Another World in 45 Minutes

Backyard Industry (Tim Meyers on camera and me asking questions) decided the best way to spend a sunny early fall day would be to spend it here.

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(That treeline right there marks the highest point in Moultrie County.)

Actually, we planned this visit to The Great Pumpkin Patch in Arthur, IL weeks ago. In September in Illinois, however, one just never knows with the weather; you take your chances when you schedule an outdoor shoot. Today was clear, warm, and dry. Perfect, really. We were pinching ourselves.

Here’s what getting there is like:

Leave Urbana-Champaign on highway 57 (or, if you’re us, you take Rt. 45 through Tolono and Pesotum until you hit 57). Drive past Tuscola and start seeing signs for various attractions in Arcola, like Rockome Gardens. Exit the highway at Arcola, and start the drive through town, which is when the horse-drawn buggies become evident – suddenly, it’s pretty serious Amish country. Drive through Chesterville. Note the laundry on the line and enormous gardens. More buggies. The air is redolent with the scent of horse poo. Once arriving in Arthur, there are not only buggies co-existing with cars – the Amish are also avid cyclists. (And when I say avid, I mean Amish gents of all ages are on recumbent bikes that fit right in with those in “bike friendly” towns like Urbana or Champaign. Women were on bikes, too, though we didn’t see any riding recumbent bikes. Anyway.) Hang a left in the middle of town, just before the county line, drive (or buggy, or bike) a couple miles, take a right, and there’s TGPP, on the left. It can’t be missed this time of year – there are lots of signs coaxing visitors in last quarter mile, and a huge field of potted chrysanthemums is visible from the intersection. But there’s also this: Fields of drying corn and soybeans are everywhere, but the lack of corn and beans sets TGPP apart. They grow pumpkins, yes, but they also grow squash – hundreds of varieties of squash from all over the world. They sell seeds for these amazing vegetables. There’s also the all-day, every-day bakeathon in a bakery on the premises. It’s like arriving on another planet in about 45 minutes.

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(How cool is this thing?)

The Condill family has been there, on that same land, living and growing food and raising families and going out into the world and coming back, since the 1850s. In 2012, the Summer of Drought, I went down to interview Mac Condill, whom I suppose I’d title as The Main Guy, for Backyard Industry Radio – you can hear it here. (It was an excellent year for pumpkins, as I recall.) I’d known Mac’s brother and sister-in-law, Kit and Emily, for a few years, and Mac and I had corresponded over booth details for Urbana’s Market at the Square when I was working there; I’d also worked with Ginny, Mac’s wife, and Shana, his sister-in-law, to bring TGPP’s educational efforts to Sprouts at the Market. Mac’s parents still live on the farm (and ¬†officially own the businesses) and the other Condills are close by. In short, they’re incredibly nice people, generous with their time and their premises (and trusting, jeez – they gave us our own golf cart to get around), and they run a beautiful operation designed to give guests, many of whom have no connection to a farm or rural life whatsoever, a gentle – but subtly powerful – on-farm experience.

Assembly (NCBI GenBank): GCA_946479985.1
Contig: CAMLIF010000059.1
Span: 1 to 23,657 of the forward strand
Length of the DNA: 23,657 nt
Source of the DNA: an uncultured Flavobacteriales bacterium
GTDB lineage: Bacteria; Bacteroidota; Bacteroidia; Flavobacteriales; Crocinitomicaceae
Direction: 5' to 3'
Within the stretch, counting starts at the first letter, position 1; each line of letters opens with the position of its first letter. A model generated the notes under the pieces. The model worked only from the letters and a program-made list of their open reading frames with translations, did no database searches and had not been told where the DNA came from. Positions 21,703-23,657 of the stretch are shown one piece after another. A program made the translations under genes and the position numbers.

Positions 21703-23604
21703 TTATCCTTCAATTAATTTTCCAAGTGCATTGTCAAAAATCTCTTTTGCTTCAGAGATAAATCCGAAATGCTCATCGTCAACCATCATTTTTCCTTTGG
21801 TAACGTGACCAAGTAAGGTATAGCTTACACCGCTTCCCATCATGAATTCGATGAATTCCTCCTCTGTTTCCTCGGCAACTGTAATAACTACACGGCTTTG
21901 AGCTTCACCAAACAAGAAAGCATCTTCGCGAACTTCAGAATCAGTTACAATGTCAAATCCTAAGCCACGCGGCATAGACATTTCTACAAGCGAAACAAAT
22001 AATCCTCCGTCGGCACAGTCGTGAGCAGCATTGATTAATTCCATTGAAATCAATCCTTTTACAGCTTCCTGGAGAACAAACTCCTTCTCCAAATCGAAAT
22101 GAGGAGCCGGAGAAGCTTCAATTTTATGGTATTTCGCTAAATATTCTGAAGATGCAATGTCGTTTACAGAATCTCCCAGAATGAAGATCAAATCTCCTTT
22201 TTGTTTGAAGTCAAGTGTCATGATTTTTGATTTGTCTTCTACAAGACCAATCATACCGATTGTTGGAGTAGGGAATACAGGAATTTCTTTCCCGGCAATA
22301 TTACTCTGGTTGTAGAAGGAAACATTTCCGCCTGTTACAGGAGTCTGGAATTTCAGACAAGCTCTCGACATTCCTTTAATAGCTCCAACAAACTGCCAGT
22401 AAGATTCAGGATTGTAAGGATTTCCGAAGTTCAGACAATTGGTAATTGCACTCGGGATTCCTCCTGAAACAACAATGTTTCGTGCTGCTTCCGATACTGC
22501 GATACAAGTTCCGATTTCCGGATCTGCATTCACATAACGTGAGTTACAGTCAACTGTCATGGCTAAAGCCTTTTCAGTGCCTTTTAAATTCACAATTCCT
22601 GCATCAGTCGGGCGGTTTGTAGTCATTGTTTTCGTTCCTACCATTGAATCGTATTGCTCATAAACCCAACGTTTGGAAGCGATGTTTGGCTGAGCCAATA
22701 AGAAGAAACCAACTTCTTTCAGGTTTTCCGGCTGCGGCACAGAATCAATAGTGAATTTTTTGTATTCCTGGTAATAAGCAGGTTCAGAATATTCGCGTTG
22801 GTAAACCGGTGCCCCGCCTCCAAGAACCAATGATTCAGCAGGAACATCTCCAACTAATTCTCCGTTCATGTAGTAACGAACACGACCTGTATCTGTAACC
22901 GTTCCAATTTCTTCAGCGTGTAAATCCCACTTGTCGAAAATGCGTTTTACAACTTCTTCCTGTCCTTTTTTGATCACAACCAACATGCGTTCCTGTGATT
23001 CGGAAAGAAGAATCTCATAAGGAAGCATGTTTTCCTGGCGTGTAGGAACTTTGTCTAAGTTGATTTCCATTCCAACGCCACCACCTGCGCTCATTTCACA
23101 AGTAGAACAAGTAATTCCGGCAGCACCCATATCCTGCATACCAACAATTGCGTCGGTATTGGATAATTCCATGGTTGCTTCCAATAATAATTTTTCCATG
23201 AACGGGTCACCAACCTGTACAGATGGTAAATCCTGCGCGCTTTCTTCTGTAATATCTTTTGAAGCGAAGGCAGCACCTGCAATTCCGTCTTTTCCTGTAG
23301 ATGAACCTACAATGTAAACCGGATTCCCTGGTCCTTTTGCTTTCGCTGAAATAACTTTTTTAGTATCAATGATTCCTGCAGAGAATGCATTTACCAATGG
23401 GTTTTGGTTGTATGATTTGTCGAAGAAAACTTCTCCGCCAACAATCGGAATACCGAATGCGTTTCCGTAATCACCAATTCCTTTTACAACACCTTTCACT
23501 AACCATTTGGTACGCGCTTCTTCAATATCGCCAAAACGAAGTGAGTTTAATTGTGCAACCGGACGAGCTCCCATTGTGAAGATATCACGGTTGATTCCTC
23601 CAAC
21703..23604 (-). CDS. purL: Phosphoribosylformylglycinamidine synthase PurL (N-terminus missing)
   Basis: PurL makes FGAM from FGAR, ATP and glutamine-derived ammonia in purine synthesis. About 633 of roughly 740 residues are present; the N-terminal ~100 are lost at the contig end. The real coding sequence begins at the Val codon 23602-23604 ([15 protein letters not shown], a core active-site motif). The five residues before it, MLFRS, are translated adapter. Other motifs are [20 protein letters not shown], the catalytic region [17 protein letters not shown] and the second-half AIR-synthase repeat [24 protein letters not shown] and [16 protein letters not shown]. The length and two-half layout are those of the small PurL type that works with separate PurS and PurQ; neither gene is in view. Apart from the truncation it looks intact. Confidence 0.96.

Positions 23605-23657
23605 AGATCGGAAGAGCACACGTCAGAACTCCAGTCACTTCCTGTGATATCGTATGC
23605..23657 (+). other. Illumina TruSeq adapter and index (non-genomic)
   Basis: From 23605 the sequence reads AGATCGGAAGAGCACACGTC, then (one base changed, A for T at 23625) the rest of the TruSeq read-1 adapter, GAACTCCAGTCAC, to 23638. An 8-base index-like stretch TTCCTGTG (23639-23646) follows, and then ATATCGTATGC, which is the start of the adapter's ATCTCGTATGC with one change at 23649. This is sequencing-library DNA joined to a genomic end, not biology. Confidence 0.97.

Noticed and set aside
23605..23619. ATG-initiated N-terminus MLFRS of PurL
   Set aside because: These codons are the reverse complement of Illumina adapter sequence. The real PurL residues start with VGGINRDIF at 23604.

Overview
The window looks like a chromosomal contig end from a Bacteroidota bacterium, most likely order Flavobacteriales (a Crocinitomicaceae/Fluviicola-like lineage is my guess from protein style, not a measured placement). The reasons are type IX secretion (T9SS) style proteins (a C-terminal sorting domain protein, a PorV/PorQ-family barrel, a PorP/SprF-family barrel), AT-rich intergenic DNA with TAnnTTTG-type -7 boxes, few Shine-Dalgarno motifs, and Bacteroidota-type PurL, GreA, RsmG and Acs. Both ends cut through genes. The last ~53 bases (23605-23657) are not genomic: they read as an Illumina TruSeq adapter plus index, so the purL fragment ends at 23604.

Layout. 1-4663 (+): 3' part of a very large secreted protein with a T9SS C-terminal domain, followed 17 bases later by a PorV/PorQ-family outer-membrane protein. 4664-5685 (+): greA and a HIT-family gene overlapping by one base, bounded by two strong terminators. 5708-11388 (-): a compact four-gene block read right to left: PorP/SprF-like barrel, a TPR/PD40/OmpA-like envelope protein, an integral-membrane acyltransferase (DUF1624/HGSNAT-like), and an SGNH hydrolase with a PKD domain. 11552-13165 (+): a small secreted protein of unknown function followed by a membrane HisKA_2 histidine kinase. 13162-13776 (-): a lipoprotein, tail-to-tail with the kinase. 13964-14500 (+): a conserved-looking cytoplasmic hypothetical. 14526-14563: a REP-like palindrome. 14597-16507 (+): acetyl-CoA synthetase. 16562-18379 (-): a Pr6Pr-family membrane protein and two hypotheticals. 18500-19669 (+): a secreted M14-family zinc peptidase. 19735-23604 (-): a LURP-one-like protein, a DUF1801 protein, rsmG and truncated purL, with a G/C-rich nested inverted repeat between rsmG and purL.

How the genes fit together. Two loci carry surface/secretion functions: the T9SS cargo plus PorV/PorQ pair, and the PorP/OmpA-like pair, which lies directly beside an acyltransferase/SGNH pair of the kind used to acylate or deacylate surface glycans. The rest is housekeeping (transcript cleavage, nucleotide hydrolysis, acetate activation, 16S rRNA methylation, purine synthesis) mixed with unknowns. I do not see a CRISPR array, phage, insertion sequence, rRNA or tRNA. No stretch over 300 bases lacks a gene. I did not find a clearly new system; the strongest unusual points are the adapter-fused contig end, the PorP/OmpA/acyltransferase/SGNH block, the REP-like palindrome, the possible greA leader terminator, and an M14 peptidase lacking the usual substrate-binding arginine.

And that is precisely what I love about them, and why we wanted to produce a video there. They’re happy to have you if you want to buy decorative gourds and mums, and they’re happy to have you if you want to spend the day there meandering the grounds and relaxing, but either way, you’re going to leave knowing a little more about heirloom squash and biodiversity whether you realize it or not. They want to meet you where you are. They do not look like farmers. They’re not Amish. They’re a highly-educated and well-traveled bunch who are very well-known in seed and farming/gardening circles. They’ve built walls of squash at the White House and have encouraged Martha Stewart to smash a pumpkin (she obliges at 5:15 in this video). They’re deeply respected by their communities – the local community, the farming community, and the local food community – and that respect is mutual, in part because they have elected to stay, when so many others got out of farming as soon as they could, not seeing potential or, in many cases, not being able to diversify.

The words “passion” and “empowerment” regarding what they do came up again and again in interviews and conversation today. “Are you guys for real?” I asked, but I wasn’t serious. It was evident on their faces and in their eyes as they talked that they are, indeed, for real.

 

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